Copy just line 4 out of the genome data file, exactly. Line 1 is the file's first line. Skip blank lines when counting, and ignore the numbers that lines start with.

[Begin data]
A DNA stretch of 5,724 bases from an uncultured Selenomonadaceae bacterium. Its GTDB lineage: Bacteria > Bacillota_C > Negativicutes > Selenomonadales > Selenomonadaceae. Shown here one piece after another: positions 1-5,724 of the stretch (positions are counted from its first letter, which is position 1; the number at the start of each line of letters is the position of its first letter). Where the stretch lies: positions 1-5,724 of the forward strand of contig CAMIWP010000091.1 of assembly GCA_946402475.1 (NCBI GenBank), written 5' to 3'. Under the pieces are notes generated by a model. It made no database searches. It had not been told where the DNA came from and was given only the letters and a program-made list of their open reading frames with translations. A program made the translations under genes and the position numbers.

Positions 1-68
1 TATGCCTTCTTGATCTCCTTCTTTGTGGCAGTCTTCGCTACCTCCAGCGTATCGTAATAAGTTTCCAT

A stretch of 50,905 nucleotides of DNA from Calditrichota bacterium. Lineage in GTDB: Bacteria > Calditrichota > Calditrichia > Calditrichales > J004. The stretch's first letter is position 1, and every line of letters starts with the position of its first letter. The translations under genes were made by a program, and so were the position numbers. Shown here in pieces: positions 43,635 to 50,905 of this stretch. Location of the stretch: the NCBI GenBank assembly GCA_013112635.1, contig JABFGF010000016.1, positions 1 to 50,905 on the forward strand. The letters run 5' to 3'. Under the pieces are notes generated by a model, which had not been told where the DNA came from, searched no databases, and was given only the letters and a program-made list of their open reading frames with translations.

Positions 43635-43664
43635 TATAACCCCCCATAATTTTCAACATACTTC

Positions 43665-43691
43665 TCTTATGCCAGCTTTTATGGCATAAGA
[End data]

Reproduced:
A stretch of 50,905 nucleotides of DNA from Calditrichota bacterium. Lineage in GTDB: Bacteria > Calditrichota > Calditrichia > Calditrichales > J004. The stretch's first letter is position 1, and every line of letters starts with the position of its first letter. The translations under genes were made by a program, and so were the position numbers. Shown here in pieces: positions 43,635 to 50,905 of this stretch. Location of the stretch: the NCBI GenBank assembly GCA_013112635.1, contig JABFGF010000016.1, positions 1 to 50,905 on the forward strand. The letters run 5' to 3'. Under the pieces are notes generated by a model, which had not been told where the DNA came from, searched no databases, and was given only the letters and a program-made list of their open reading frames with translations.